Prof Tim Entwisle (Melbourne, Australia)
“Sprinter and Sprummer: Australia’s Changing Seasons”
Professor Tim Entwisle is a highly respected scientist, scientific communicator and botanic gardens director. He took up the role of Director and Chief Executive of Royal Botanic Gardens in March 2013, following two years in a senior role at Royal Botanic Gardens Kew, and eight years as Executive Director of the Royal Botanic Gardens and Domain Trust in Sydney. Tim is an Honorary Professorial Fellow in the School of Botany at The University of Melbourne and a Visiting Professor in the School of Biological and Biomedical Science, Durham University. He is an expert in freshwater algae (a genus, family and order of algae were named after him last year) but has a broad interest in all plants and related life forms (e.g. he edited and wrote for the 4-volume Flora of Victoria). Tim blogs, tweets, and looks for any opportunity to promote science, plants and gardens. Tim has been a regular contributor to ABC radio and its website, and a frequent guest on Australian radio and television – over summer 2014/15 he will host RN’s first gardening show, Talking Plants. He has written for a variety of science, nature and garden magazines and maintains an active social media profile (including his popular ‘Talkingplants’ blog).
Prof Stephen Hopper (Western Australia)
“Evolution and conservation of biodiversity in the world’s oldest landscapes: science-based solutions to maximise future commercial opportunities”
Steve Hopper is a conservation biologist, widely travelled, with extensive publications in evolution, phylogenetics, ecology and taxonomy. He has named some 300 plants new to science. He has specialist expertise in botanic gardens, eucalypts, the plant family Haemodoraceae (containing kangaroo paws), orchids, plants of granite outcrops, threatened plants, ethnobotany and pollination of plants by birds and mammals.
A graduate with a BSc (Hons), PhD and Hon DSc from UWA, since 1977 he has worked sequentially in the Western Australian Government, at UWA, and been Director of two world class botanic gardens (Kings Park and Kew), while maintaining an active field research program right up to the present day. He has received several awards and honours, culminating in 2012 with a Companion of the Order of Australia (AC) and induction into the Western Australian Science Hall of Fame.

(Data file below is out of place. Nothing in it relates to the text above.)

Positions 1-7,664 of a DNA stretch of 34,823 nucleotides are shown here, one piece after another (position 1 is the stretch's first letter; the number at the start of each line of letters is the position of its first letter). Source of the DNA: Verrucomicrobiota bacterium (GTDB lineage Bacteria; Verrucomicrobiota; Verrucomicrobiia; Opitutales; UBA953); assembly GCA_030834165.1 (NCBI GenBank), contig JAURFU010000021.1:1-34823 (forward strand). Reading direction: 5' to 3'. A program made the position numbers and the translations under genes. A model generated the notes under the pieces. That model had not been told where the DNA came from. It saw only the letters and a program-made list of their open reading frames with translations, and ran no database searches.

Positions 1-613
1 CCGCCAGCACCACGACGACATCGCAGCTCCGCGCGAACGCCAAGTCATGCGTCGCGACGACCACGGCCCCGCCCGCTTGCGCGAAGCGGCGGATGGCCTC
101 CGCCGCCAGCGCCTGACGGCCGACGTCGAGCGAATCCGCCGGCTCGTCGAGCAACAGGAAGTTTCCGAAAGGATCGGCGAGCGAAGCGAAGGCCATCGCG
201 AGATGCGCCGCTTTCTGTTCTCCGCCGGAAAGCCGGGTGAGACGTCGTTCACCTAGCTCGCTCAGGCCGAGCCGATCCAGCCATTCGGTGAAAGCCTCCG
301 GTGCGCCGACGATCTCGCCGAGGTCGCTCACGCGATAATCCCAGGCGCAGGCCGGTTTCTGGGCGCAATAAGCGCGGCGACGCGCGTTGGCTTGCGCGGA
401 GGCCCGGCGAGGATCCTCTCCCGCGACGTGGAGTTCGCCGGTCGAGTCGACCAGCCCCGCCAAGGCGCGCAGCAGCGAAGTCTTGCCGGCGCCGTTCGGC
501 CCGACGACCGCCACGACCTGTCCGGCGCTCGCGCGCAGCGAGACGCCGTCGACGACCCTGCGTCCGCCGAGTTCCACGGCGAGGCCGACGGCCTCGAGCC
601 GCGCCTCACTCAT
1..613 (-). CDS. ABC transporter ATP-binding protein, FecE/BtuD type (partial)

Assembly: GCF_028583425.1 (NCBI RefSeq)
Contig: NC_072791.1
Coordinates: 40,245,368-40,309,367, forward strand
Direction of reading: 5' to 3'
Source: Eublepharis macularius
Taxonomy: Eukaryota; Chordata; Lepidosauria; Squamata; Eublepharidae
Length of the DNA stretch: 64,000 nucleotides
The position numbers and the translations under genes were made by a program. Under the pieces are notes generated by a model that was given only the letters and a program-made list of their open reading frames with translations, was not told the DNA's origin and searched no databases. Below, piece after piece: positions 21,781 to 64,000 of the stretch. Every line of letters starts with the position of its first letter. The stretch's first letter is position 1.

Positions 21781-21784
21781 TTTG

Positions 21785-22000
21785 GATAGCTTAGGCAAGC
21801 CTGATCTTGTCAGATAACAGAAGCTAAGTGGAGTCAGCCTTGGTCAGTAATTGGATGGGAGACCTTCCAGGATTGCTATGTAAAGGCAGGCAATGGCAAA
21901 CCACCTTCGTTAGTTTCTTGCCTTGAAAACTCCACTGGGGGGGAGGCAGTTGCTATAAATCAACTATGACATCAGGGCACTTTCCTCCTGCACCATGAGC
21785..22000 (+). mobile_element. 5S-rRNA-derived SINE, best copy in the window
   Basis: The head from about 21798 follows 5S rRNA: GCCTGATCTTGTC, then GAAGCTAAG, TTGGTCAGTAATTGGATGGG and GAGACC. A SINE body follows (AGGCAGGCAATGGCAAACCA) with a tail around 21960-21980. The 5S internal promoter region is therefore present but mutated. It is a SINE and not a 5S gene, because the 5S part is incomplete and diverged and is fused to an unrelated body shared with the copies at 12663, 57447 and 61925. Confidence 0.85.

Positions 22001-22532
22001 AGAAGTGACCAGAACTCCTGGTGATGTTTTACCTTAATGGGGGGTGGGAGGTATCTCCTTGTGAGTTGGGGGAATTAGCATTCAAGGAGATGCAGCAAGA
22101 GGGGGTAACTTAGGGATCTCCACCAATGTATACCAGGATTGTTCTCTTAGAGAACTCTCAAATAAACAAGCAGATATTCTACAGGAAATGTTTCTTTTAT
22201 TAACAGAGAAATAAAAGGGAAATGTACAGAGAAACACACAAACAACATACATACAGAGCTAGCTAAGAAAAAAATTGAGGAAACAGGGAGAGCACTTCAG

Currently, he is establishing a research and teaching program on sustainable living with biodiversity at UWA’s Albany campus, focussing on the evolution, ecology, conservation and indigenous knowledge systems of temperate global biodiversity hotspots, especially those with the world’s oldest, climatically-buffered, infertile landscapes.
Mr Pete Kruger (USA)
“New plant innovation – transforming dreams to reality while looking after customers”
Peter (Pete) Kruger has been involved in the nursery business since age 16. He was hired as a labourer and sales associate for a local garden centre and nursery in southern California and soon thereafter began designing landscapes for retail customers. These activities also enabled him to attend California Polytechnic State University at San Luis Obispo, where Pete received a Bachelor of Science degree in Agricultural Business Management.
Pete worked in various sales functions at wholesale nurseries in Irvine, California and San Antonio, Texas until joining Ball Horticulture as a sales representative for Ball Seed in northern California in 1990. In 1995, Pete became involved in product development emphasizing Australian and South African plants for Ball Seed, which led to his current role as General Manager of Ball Ornamentals – a North American woody plant distribution company. Ball Ornamentals markets new varieties of woody plants to both growers and consumers in North America and Europe, including oversight in production of young plants and creation of marketing materials and strategy for them.
Ball Ornamentals has an extensive worldwide sourcing network of breeders and plant finders that give it access to a wide scope of genetics. All plants are trialled in secure trialling facilities in numerous places in North America. All of these activities are also supervised by Mr. Kruger. Pete and his family reside in northern California and in his spare time, he can be found gardening, hiking, reading, playing with his dogs or looking for ways to contribute to animal conservation.
Dr Gerhard Malan (South Africa)
“The protea industry – origins, development and future prospects”
Dr Gerhard Malan joined the Agricultural Research Council (ARC) Fynbos unit, in 1983. He obtained an MScAgric (Horticulture) at the Stellenbosch University in 1986, and a PhD on Leucospermum flowering mechanisms in 1993. He participated in the development of the ARC Fynbos research unit at Elsenburg from 1986. His research includes propagation, establishment, pruning and fertilization of protea. He surveyed the then existing industry and consulted with producers. As a result of successes at the Fynbos research unit in breeding, propagation and cultivation practices, the distribution of ARC selected protea rooted cuttings increased from 2 ha of plants sold during 1991 to 80 ha sold during 1997, leading to a blossoming Fynbos Industry. This was the beginning of the successful intensive 1100 ha Fynbos Industry of today. Gerhard went into the industry as fulltime consultant in 1997, consulting for the last 17 years to most of the Fynbos producers in South Africa and in countries producing protea cut flowers commercially in the Africa/Europe lateral. He is world renowned for his knowledge of the cultivation and marketing of Proteaceae and his experience achieved over the years under inconceivably different climates, soil-types and growing conditions is extensive. He published a book on protea cultivation entitled: ‘Protea cultivation: From concept to carton’ during 2012.